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Swedish newspaper victim of fake news story about 'Somali rapist'

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Swedish newspaper victim of fake news story about 'Somali rapist'
File photo of newspapers not related to the story. Photo: Berit Roald/NTB Scanpix
12:57 CET+01:00
The editor-in-chief of a newspaper in southern Sweden has explained to The Local how a fake news story about a fictional rape was packaged up to look like it was published in the paper's name.

The story, which first appeared online at the weekend, detailed a fictional rape of a young girl by a man "of Somali background". It featured the byline of one of Blekinge Läns Tidning's (BLT) journalists and used the paper's colour scheme and logo to make it look convincing.

In reality, the article was false, not written by BLT nor hosted on their site. The newspaper only became aware of it when a reader contacted them to let them know.

"It was very believable, especially if you weren't aware for example that we don't highlight ethnicity in crime stories. Everything else looked like it came from our site," BLT editor-in-chief Mimmi Karlsson-Bernfalk explained.

The Local was sent an image of the fake story, and the mock-up is convincing. Our own Swiss site was subject to a similar attack in July, when a false story claiming six Arab countries had demanded Qatar be stripped of the right to host the World Cup was published on a site mocked-up to look like The Local Switzerland.

READ ALSO: The Local victim of Qatar fake news plant

Karlsson-Bernfalk said the phenomenon is a concern.

"It's incredibly dangerous. I think this is very, very worrying. It exploits a person's fears and the fact that we're often scared of what we don't recognize. For example people in Sweden and elsewhere in the world who don't really understand globalization, who maybe long for the past."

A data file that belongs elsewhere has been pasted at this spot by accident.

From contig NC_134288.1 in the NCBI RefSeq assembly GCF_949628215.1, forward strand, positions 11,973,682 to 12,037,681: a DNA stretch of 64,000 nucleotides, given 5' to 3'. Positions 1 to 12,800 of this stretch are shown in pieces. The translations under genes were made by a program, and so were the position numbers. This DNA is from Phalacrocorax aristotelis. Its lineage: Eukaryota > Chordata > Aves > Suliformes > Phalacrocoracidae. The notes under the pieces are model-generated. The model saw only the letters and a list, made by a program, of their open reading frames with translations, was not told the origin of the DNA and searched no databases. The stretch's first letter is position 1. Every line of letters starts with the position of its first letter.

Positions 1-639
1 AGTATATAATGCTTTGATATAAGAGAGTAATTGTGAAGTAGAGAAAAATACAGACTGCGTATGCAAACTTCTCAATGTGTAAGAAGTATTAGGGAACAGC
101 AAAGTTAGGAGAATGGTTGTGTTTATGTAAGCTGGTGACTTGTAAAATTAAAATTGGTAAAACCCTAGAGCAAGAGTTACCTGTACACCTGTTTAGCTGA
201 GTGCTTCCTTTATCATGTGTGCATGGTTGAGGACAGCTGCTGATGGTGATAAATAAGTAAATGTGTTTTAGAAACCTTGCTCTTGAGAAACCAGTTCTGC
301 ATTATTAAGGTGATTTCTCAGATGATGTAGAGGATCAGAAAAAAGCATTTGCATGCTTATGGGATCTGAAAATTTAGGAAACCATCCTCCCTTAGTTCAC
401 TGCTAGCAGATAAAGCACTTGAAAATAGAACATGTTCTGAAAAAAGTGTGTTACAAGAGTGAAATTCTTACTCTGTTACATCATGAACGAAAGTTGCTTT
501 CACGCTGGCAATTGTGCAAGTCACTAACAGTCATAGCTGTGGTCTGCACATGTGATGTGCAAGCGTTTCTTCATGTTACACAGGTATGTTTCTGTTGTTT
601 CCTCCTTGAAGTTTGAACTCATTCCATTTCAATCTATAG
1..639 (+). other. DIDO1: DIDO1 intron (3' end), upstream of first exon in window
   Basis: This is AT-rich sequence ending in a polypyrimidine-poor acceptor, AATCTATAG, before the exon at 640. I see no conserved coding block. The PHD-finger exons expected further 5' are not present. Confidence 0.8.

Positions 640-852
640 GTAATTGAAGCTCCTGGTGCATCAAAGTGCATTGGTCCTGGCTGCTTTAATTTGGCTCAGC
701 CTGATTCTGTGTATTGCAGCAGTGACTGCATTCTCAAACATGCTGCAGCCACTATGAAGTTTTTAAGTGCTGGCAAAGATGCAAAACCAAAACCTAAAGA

"And there are people now who don't consume traditional media and spend all their time on social media or certain sites, where they only see their view of the world – or something that wasn't their world view, but becomes that when they consume fake news often enough and start to believe it," she added.

"Let's say you believe today that the world is flat: you'll find all the support for that you need on the internet. And then what happens is if traditional media don't go out and say it's flat, people start to think they're hiding something. The polarization only grows. I think this is a serious problem in our democracy."


Mimmi Karlsson-Bernfalk. Photo: BLT

Earlier this year Sweden's government announced that children in the country will be given better teaching in schools on how to be critical of sources and spot fake news stories.

READ ALSO: Swedish kids to learn how to spot fake news in primary school

While BLT's editor-in-chief thinks that's a good idea, she also argues that it needs to be applied to a broader age group:

"It's good, but I think we need to talk more about source criticism for everyone – across all levels of society and not just in school. In the media we need to be more transparent and even clearer about how we work with the news: say, explain why we don't publish ethnicity or other details when it comes to a suspected crime."

Swedish media tend to report as few identifiable details as possible about a suspect before trial, usually not naming them until they have been convicted of a crime, contrary to the practice in many other countries.

"A clear example is that if a person is subjected to a rape, should we really make that person who has suffered a crime relive the whole experience by reading all the details? And perhaps even be indirectly singled out as a result. It's an educational task for us in a sense," she continued.

In October a study suggested that young people in Sweden are actually better at spotting fake news, with older generations more likely to be fooled. That's something that has been brought to Karlsson-Bernfalk's attention.

"Several younger readers have pointed out to me that it's not necessarily kids who need to learn how to spot fake news most. They grew up with the internet and are already quite source-critical as a result, they know how it works. Middle-aged people and upwards on the other hand, who grew up in an environment where we trusted most of what we saw, perhaps need it more," she concluded.

READ ALSO: Young people in Sweden more likely to question information online

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